Self Guided Walking Tour

Self Guided Walking Tour

***These events and self guided tours only take place on Decision day, Saturday, April 6th, 2019***

UCD College of Biological Sciences (CBS) Sciences Laboratory Building (SLB) Walking Tour

This approximately 15 minute self-guided tour allows you to experience what it is like to be a CBS student at UC Davis.

Start at the dino tracks in the lobby of the SLB, then the dino prints on the floor will guide you throughout the building. The point the way, like arrows!

Have fun and be sure to ask our student hosts all kinds of questions. They are wearing blue or green colored shirts, are located throughout the hallways.

1. Start at the Dino Tracks

Robert Rowley (a UCD alum), donated four castings of dinosaur footprints made from tracks left 65 million years ago by a Tyrannosaurus rex, Hadrosaurs (duckbilled dinosaurs), and a raptor.

The fiberglass footprint casts of the dinosaur tracks came from the ceiling of a coal mine near Price, Utah.  The dinosaurs left their footprints in ancient peat and, in times of flooding, the prints filled with sand. Over the ages, as the dinosaurs disappeared and mountains formed on top of the swamps, the sand turned to stone and the peat to coal. When miners dug out the coal, they discovered these footprints.

2. Chem Labs and Service Window (Chemistry dept. is actually Letters & Science)

The introductory chemistry courses are taught in other buildings on campus. At the time of the building’s design, the chemistry laboratories were old and outdated; it was important to move the chemistry program to new space.  There are ten laboratories for Chemistry 2A, B, C in the SLB. The Service Window supplies students with equipment students need for research.

Bio Brew

The Sciences Lab Building designers wanted to provide visitors, students, faculty and staff (in the sciences or not!) a sense of community by including Bio Brew.

Undergraduate Research Poster Sessions

Undergraduate poster sessions are an excellent way for our undergraduates to familiar themselves with the process and academic rigors of presenting research in a scholarly manner. The goal is to stimulate interaction between students and faculty, while encouraging undergraduates to pursue advanced degrees towards the goal of research and college teaching.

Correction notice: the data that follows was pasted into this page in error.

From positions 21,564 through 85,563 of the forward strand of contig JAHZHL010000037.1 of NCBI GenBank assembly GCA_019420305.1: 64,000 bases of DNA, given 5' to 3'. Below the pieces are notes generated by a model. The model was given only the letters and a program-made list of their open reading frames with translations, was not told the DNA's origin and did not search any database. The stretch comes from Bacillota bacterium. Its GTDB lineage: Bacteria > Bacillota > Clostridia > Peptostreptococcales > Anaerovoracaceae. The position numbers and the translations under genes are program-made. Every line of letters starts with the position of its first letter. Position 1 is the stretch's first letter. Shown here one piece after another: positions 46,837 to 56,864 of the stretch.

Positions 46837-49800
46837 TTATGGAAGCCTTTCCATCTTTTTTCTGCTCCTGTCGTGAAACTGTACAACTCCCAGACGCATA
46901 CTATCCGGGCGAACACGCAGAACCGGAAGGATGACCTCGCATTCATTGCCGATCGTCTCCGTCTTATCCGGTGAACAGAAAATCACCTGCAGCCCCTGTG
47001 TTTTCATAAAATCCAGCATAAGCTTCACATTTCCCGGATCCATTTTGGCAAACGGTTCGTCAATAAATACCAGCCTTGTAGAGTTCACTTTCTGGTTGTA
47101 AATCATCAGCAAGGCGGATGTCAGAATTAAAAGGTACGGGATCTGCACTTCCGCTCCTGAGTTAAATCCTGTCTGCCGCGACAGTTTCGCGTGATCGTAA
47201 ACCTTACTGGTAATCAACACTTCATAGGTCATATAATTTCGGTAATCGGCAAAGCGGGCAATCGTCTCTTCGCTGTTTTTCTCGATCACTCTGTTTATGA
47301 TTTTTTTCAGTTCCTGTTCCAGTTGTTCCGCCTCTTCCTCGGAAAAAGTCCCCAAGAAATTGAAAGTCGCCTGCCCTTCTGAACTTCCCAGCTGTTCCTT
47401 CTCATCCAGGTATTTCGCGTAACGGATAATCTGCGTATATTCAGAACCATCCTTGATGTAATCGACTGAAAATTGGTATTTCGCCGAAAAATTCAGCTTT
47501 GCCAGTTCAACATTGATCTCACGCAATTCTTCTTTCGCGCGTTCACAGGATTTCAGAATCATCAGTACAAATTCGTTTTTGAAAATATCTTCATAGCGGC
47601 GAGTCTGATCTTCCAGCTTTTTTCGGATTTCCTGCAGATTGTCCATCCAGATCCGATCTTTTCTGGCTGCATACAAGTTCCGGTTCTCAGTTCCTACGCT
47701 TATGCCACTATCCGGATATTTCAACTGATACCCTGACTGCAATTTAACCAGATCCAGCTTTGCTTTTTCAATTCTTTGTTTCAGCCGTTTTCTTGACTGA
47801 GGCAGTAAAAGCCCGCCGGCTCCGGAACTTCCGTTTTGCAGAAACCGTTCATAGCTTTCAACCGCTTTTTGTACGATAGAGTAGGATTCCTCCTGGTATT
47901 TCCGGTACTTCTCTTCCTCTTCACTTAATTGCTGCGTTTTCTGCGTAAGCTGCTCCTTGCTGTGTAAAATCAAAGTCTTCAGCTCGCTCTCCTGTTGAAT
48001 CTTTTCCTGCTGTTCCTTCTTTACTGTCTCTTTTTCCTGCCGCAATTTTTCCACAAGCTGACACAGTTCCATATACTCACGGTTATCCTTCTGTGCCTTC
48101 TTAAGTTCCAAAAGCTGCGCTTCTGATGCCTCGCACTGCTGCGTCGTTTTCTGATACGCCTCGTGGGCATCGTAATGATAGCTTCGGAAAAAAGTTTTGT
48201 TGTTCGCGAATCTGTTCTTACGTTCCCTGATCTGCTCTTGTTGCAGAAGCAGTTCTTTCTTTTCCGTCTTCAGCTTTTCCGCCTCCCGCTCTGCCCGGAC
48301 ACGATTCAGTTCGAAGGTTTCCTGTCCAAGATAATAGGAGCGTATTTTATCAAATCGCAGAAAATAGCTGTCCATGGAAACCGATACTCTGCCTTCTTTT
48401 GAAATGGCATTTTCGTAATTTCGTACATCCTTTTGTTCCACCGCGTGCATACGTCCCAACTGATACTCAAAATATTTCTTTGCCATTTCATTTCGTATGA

Go upstairs to the 2nd floor

5. Study areas and computer labs (various)

Part of the design concept of the SLB was to not only provide state of the art laboratories, but also a place to build a sense of community for CBS students. Some  features are an atrium, natural light, study areas and small group study or conference rooms. Additionally, the building houses an open access computer lab with printing.

6. Open Lab—Neurobiology, Physiology and Behavior (NPB 101L), Room 2021

Lab participation extends the lessons of NPB 101 by providing students opportunities to observe  and analyze physiologic phenomena in the laboratory setting.   Each weekly lab tests a major physiologic mechanism, including motor control of skeletal muscle, cardiovascular responses to exercise and posture, the primary controllers of respiratory function, and gastrointestinal smooth muscle regulation by signal factors.  Students collect and process their data, present their findings during discussion sections and write two comprehensive laboratory reports.

Follow the dino prints to turn around and head to the  3rd floor

7. Open Lab—Biochemistry (MCB 120L), Room 3016

Introduction to laboratory methods and procedures employed in studying biochemical processes.  This is a required lab for the Biochemistry & Molecular Biology major and a choice for students in the Biological Sciences major with the Molecular Biology emphasis.  This lab is excellent preparation for students who plan to go into Biotechnology research, medical school, or graduate school.

Turn around to go back to main corridor and to the left down the hall

8. Open Lab Cell Bio and Genetics Labs (MCB 140L & 160L), Rooms 3051/3059/3060

The Molecular Biology and Biochemistry Laboratory course teaches students current tools used in molecular biology and biochemistry research facilities. These are spectroscopy, protein assays, enzyme kinetics, electrophoresis, recombinant DNA methods for cloning and expressing proteins, and Western blot analysis for protein detection; plus an introduction to accessing online protein structure information. The open lab will have demonstrations of the Bradford Protein assay, affinity column chromatography, and the spectral analysis of a protein.

Continue to the center of the hall

UCD Legends Displays (8 and 9)

9. Katherine Esau (3 April 1898 – 4 June 1997) was a very successful botanist elected to the National Academy of Sciences in 1957.  She was only the 6th woman to be so honored and in 1989 she was awarded the National Medal of Science.  Her early research was on developing sugar beets resistant to disease.  She worked at Davis in the late 1920’s when Davis was the agricultural arm of UC Berkeley.  When she completed her PhD, she came to Davis as an instructor and botanist.  Her pioneering work in plant anatomy led to the many very successful textbooks shown in the case.

Continue down the hall